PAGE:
Trade Defence Instruments

Trade Defence Instruments

Trade Defence Instruments on imports into the EU from third countries are applied in accordance with World Trade Organization (WTO) rules. There are three Trade Defence Instruments: the anti-dumping instrument, the anti-subsidy instrument and the safeguard instrument.

Trade defence investigations are initiated either following a complaint by an industry or on the initiative of an investigating authority (the European Commission). The vast majority of cases are initiated following the complaints by the EU producers and their associated business structures. Complainants must represent a significant part of the EU producers.


Dumping occurs when producers from a non-EU country sell goods in the EU below the sales prices in their domestic market or below the cost of production.

If the Commission can establish (through an investigation) that this is happening, it may restore fair competition and correct any damage to EU companies by imposing anti-dumping measures.

Typically these are anti-dumping duties on imports of the product from the country in question. Provisional anti-dumping measures can be applied up to 6 months and definitive measures for another 5 years.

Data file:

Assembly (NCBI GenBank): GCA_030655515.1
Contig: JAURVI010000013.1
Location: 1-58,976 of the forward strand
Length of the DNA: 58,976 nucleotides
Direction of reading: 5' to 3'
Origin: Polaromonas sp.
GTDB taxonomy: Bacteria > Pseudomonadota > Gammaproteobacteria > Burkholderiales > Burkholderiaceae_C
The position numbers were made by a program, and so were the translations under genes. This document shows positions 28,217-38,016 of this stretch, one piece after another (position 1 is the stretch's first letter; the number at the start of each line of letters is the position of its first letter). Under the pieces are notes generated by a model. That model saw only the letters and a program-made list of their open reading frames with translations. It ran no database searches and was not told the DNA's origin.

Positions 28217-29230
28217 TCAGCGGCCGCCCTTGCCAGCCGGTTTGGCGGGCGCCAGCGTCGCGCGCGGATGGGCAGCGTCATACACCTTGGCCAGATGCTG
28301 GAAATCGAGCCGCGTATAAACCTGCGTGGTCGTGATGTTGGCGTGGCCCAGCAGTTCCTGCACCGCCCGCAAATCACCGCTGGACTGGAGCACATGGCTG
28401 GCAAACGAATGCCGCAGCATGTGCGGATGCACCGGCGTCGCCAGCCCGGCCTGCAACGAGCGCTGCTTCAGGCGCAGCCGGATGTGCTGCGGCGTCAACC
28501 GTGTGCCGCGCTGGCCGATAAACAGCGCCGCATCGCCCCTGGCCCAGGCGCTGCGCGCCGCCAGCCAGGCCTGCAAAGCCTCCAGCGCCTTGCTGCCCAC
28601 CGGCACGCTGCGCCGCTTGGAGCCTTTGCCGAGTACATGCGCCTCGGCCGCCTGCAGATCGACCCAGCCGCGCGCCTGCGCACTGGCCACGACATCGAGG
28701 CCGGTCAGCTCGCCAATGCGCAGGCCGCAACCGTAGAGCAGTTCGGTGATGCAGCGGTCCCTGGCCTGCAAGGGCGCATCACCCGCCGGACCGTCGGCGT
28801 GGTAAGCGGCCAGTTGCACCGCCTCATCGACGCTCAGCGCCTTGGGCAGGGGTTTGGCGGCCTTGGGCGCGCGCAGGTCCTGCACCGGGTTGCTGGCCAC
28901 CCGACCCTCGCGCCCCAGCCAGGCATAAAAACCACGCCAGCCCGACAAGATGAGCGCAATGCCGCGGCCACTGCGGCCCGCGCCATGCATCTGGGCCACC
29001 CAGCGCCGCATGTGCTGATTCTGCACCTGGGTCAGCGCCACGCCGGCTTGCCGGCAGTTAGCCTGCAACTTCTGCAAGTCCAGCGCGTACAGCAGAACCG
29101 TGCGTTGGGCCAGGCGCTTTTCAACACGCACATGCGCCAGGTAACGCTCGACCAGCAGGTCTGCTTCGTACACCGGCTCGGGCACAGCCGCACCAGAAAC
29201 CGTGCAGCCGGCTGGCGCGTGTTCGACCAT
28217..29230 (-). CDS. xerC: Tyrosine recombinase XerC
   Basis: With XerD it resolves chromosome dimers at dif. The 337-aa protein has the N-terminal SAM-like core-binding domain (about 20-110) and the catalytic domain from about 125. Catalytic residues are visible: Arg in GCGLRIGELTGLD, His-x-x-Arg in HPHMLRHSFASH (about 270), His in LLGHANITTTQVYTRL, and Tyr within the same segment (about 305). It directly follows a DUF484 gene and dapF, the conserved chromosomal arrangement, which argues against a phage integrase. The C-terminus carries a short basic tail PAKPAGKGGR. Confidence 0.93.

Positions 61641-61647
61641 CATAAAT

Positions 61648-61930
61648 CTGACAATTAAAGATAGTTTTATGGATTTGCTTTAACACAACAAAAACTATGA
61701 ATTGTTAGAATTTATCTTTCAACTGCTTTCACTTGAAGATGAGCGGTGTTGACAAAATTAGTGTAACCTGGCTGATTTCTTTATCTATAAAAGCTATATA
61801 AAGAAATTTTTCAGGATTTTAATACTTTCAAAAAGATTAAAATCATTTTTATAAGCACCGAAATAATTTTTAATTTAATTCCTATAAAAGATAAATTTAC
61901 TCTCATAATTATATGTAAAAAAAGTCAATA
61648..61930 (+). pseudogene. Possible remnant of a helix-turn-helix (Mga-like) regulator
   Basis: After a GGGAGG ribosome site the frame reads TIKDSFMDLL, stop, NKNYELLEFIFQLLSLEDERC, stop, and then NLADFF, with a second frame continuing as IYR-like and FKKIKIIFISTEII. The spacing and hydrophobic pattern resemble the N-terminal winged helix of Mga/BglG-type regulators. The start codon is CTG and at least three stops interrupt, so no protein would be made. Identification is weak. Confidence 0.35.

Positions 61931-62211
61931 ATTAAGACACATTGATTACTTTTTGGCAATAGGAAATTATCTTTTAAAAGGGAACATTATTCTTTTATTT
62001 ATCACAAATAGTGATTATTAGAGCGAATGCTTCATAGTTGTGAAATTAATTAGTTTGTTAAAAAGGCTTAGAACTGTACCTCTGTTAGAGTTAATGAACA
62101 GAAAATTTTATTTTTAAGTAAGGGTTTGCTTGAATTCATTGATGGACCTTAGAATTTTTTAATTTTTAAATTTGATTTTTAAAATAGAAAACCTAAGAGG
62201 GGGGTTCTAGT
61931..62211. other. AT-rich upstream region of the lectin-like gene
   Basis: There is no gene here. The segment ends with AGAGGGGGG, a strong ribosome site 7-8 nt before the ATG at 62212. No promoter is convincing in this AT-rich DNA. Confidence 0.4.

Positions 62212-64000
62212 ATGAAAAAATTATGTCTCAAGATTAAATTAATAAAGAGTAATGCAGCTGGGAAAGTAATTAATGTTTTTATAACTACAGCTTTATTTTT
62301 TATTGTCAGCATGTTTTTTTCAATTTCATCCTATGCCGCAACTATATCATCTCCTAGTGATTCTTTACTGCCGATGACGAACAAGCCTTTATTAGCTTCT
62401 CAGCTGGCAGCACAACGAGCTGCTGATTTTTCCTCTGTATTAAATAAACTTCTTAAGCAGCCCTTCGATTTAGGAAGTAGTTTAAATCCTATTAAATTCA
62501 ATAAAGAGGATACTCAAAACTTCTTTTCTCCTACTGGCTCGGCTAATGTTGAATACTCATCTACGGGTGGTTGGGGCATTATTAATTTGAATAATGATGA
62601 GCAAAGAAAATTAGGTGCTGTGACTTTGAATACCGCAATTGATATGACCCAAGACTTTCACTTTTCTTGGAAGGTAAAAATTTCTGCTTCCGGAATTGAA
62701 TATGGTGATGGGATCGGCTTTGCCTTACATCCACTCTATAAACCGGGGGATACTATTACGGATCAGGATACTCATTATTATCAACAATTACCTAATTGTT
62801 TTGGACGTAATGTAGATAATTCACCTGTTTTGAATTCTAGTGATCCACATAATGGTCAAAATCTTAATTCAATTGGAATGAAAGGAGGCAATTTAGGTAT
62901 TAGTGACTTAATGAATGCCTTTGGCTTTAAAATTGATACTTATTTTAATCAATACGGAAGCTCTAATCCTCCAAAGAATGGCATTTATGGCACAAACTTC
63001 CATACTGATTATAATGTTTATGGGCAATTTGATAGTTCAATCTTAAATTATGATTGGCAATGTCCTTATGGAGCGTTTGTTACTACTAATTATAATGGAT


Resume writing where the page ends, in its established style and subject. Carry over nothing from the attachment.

Subsidisation is when a non-EU government provides financial assistance to their companies to produce or export goods.

After an investigation, the Commission may counteract subsidies that distort the market situation in the EU causing injury to EU companies and impose anti-subsidy duties on subsidized products.

Provisional anti-subsidy measures can be applied up to 4 months and definitive measures for another 5 years.


Unlike anti-dumping and anti-subsidies, safeguards are not taken to address unfair trade practices. They are related to imports of a product that increase so suddenly and sharply that EU producers could not reasonably be expected to adapt to the changed market situation.

In such cases, WTO and EU rules allow for short-term measures to regulate the imports, giving EU companies temporary relief and time to adapt to this unforeseeable surge.

Such measures usually apply to imports of the product from all non-EU countries. Provisional safeguard measures can be applied up to 200 days and definitive measures up to 4 years. Where they exceed 3 years, they must be reviewed at mid-term and can be extended for up to 8 years in total.

EU Trade Defence Instruments – useful information: http://ec.europa.eu/